6. Michael P, a retail shareholder asks, "In the FY2021 business update, there was reference to OpsPI as a Foundry capability or perhaps module. Could you elaborate on the problem this solves, and what value it delivers to its Foundry users?"
Shyam Sankar, Chief Operating Officer, responds:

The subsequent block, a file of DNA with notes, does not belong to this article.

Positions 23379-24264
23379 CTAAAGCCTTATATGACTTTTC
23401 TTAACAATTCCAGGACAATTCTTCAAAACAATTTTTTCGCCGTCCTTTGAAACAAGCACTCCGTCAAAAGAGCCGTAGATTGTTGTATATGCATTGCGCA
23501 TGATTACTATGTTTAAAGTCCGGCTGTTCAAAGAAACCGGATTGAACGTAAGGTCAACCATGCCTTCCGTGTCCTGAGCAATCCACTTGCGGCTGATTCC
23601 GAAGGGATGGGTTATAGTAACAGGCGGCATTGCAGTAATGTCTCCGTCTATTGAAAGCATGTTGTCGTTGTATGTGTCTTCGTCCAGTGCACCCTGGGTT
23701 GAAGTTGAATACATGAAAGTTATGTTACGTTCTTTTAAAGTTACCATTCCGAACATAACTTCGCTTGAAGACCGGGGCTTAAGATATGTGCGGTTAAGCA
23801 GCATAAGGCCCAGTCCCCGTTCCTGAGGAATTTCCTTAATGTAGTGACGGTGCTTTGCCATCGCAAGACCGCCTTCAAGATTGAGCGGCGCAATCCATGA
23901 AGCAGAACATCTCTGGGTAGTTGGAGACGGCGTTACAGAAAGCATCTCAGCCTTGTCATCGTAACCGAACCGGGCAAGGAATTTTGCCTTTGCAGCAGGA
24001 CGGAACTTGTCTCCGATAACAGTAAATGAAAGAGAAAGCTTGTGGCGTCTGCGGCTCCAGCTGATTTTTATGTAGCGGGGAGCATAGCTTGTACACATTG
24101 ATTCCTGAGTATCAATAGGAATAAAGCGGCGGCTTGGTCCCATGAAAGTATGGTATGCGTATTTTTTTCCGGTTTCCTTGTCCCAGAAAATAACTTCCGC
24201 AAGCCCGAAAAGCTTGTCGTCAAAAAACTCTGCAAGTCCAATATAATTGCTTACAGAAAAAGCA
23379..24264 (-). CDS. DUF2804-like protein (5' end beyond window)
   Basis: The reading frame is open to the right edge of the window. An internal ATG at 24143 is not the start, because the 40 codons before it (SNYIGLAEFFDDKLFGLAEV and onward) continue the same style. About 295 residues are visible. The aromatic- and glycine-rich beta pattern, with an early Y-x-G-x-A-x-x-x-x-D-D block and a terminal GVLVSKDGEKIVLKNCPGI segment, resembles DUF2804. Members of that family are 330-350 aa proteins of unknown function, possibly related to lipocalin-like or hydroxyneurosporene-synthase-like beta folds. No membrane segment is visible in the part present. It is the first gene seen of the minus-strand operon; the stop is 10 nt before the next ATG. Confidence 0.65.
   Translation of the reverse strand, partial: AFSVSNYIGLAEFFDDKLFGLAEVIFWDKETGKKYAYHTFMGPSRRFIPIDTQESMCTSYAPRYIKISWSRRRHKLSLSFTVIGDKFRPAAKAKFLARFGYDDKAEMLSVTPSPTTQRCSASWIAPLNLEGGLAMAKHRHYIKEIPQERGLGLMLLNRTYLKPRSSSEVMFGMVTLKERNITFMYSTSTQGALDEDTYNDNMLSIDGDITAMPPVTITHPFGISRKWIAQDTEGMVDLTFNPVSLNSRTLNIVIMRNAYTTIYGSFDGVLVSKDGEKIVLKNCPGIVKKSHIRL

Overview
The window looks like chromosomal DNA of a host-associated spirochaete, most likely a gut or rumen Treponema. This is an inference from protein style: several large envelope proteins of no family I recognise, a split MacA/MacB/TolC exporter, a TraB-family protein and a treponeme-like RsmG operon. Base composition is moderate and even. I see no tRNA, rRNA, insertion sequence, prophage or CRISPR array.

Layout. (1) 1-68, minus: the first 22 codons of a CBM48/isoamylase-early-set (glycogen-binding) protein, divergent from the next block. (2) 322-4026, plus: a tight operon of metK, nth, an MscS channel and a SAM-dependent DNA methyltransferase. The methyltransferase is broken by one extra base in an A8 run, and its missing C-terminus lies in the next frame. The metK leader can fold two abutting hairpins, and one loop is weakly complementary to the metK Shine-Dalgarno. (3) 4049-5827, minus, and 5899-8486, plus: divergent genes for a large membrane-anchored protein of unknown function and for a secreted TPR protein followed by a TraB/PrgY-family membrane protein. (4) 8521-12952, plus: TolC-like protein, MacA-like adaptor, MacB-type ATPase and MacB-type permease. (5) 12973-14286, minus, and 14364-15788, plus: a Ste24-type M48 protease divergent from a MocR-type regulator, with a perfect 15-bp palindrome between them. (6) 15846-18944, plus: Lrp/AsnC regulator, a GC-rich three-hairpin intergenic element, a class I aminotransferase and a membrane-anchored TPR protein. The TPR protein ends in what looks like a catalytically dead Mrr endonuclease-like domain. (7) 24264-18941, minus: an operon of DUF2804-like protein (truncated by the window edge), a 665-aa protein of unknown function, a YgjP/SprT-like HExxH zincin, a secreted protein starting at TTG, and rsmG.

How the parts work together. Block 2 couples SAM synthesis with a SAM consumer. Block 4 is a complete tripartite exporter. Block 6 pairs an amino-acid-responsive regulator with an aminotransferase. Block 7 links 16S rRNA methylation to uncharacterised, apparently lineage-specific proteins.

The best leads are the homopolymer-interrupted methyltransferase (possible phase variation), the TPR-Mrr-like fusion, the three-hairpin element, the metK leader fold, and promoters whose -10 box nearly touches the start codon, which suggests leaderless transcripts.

"When you think about Foundry, there are really 3 high-level massively differentiated capabilities. The first is that Foundry makes the marginal cost of data integration approach zero, with software to solve data integration, with pipeline builder, with all this data integration technology, we have software that writes its own data pipelines for you. This gets you to the starting line quickly. It helps you answer the question, how am I going to bring all my data together? How long is that going to take? And how do I deal with the fact that there's new types of data created every single day? The second capability is that Foundry makes the marginal cost of application development approach 0, no code, WYSIWYG application builders for robust interconnected applications. Importantly, these are not dashboards. These are applications that read and write to your existing enterprise transactional systems like your ERP, your general ledger, your warehouse management system. And third, Foundry has native modeling and simulation capability that lets you interact with the digital twin of your enterprise. So yes, you can compute something like an optimized production plan. But even much more importantly, you can respond to real-world surprises in real time. The best analogy I have for this is that current technology is like most people are using something like MapQuest where you put in a destination and then you print out the map. Foundry is like Waze where, yes, you put in the destination, but we are dynamically computing the best way to get there all the time, turn by turn based on the ever-changing facts on the ground: traffic, construction, accidents, road closures. While the competition is stuck in the traffic jam, you're raising across the finish line. So all of this is possible because Foundry is a digital twin of your business, and that is powered by Foundry's ontology. So with our ontology, we're modeling not just the nouns, but also the verbs of your business, the actions that you can take. So that means you cannot only realize that there is a's problem with your production plan based on real-time data, but also compute the correct answer, the correct plan and push that transaction to your ERP system. And all of that amazing capability has historically only been available for applications built inside of Foundry. The OPIs, they change all of that. The power of the ontology can now be used by any application in the enterprise, whether it's first-party apps developed by IT or third-party apps developed by IT suppliers and independent software vendors. The OPIs are clean, syntactically sugary sets of restful APIs. I like to think about it as serverless enterprise orchestration. It's Lambda, but for your enterprise, simple abstractions that make the authentic complexity of the real-world businesses manageable and programmable."